My view on what's going on in the financial markets and the global economy, and a few other things that might interest me from time to time.

Black on Transparent.png
  • tim@emorningcoffee.com

Week Ended July 16, 2021: Inflation Up, Yields Down

There was a fair amount of news this past week, including data releases and comments from the Fed. When Chairman Powell speaks it often sends markets one way or another because he has a knack for shocking investors, although I’m not always sure I understand why. As Chairman Powell was addressing Congress this week, a smattering of US data was released for June which continued to show that inflation is running hot. CPI was 5.4% for the 12-months ended June (see BLS release here), the highest since 2008, whilst core inflation (excluding food & energy) was up 4.5%, the highest since 1991. PPI – perhaps a better leading indicator – was up 7.3% for the 12-months ended June (see here). Retail sales also surprised on the upside, with the US Census Bureau releasing data before the market opened on Friday (see here). After falling in May (vis-à-vis April), retail sales unexpectedly rose 0.6% in June compared to May. In spite of this confluence of data releases that would ordinarily push interest rates higher, yields on US Government bonds hardly moved at all. Perhaps they were soothed by Chairman Powell reiterating before Congress that he remains all-in on the Fed's view that inflation is transitory. Naturally, market pundits spent the week trying to explain this unusual relationship between higher inflation and lower yields, which seems to boil down to one of three things:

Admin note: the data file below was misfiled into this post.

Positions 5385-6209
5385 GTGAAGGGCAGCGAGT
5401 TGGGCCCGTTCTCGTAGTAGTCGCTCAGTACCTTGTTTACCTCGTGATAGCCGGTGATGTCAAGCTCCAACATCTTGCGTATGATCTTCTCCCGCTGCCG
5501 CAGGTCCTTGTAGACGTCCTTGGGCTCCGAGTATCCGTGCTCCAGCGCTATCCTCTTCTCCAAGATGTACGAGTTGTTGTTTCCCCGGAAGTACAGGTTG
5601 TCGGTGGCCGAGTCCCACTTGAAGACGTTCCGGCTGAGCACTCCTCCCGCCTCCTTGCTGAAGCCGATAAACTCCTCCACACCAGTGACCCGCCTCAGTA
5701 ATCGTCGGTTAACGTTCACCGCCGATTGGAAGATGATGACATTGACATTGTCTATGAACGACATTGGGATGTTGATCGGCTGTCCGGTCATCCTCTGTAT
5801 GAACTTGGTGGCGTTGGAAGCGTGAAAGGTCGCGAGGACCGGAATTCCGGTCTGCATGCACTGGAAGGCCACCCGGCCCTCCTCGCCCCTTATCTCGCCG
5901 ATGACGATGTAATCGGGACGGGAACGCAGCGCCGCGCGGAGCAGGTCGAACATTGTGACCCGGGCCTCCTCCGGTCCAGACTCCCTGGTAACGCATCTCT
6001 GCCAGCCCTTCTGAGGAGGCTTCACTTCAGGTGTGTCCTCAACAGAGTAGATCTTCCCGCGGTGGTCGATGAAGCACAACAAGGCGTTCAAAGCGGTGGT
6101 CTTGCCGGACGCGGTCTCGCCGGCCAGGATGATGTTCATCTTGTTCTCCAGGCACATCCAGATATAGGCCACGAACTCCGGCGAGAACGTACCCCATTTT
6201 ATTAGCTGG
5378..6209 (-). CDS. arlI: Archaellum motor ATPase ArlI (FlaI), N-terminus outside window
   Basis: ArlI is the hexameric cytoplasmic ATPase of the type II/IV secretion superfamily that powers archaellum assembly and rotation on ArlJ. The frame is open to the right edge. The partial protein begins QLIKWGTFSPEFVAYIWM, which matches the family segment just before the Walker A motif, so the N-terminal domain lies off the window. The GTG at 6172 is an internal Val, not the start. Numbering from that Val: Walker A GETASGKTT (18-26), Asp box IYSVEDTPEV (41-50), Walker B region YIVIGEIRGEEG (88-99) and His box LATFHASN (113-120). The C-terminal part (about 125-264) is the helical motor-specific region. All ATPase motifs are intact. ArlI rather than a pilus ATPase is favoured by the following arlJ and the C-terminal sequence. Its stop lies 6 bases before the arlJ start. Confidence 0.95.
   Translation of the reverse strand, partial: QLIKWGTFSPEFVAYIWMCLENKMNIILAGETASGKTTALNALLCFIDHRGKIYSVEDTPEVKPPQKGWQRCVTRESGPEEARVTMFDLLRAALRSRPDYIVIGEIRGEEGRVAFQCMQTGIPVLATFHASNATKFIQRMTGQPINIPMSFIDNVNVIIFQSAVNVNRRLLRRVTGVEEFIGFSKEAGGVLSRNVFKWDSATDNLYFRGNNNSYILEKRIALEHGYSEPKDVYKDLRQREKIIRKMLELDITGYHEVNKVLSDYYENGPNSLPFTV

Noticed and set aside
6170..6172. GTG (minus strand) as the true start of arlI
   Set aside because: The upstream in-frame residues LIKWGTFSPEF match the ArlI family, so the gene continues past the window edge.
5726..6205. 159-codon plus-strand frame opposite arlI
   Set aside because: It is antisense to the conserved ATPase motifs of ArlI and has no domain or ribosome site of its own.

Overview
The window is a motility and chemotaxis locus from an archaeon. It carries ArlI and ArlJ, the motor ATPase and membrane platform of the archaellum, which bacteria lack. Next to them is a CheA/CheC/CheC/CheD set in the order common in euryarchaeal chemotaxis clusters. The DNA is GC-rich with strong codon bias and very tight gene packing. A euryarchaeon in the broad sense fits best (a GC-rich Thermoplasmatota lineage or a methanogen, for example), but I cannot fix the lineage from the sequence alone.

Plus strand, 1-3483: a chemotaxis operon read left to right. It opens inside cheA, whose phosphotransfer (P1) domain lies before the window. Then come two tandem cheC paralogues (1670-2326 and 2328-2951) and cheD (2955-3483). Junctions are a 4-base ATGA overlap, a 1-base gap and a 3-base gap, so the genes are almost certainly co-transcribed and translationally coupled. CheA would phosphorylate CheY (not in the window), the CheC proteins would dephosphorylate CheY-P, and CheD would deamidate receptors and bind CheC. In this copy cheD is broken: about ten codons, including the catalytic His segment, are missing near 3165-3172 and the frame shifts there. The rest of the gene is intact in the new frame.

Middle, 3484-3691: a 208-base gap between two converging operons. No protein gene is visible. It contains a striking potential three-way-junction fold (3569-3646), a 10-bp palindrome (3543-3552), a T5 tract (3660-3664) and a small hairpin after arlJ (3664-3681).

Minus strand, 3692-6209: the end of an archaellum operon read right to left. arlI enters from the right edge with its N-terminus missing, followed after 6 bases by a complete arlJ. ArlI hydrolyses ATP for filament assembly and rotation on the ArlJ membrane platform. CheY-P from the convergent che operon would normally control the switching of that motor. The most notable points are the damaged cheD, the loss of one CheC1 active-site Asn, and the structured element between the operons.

1. Inflation is transitory and as the base effects move out of the data and the “feel good” effects of fiscal stimulus wane, inflation will normalise close to the targeted 2% (the Fed’s philosophy that inflation is transitory).

  2. Inflation will remain high (i.e., become persistent), and the Fed will move towards a hawkish stance too quickly, putting the brakes on the economy too abruptly and potentially causing a recession.

  3. The Fed’s ongoing monthly $120 billion of bond purchases (of which $80 billion / month are of US Treasuries) is capping yields artificially, and until this is unwound, yields are not reflective of reality.

I remain in the camp that items two and three are the major cause, coupled with the fact that investors are simply getting accustomed to expecting data releases along the lines that we are getting at the moment.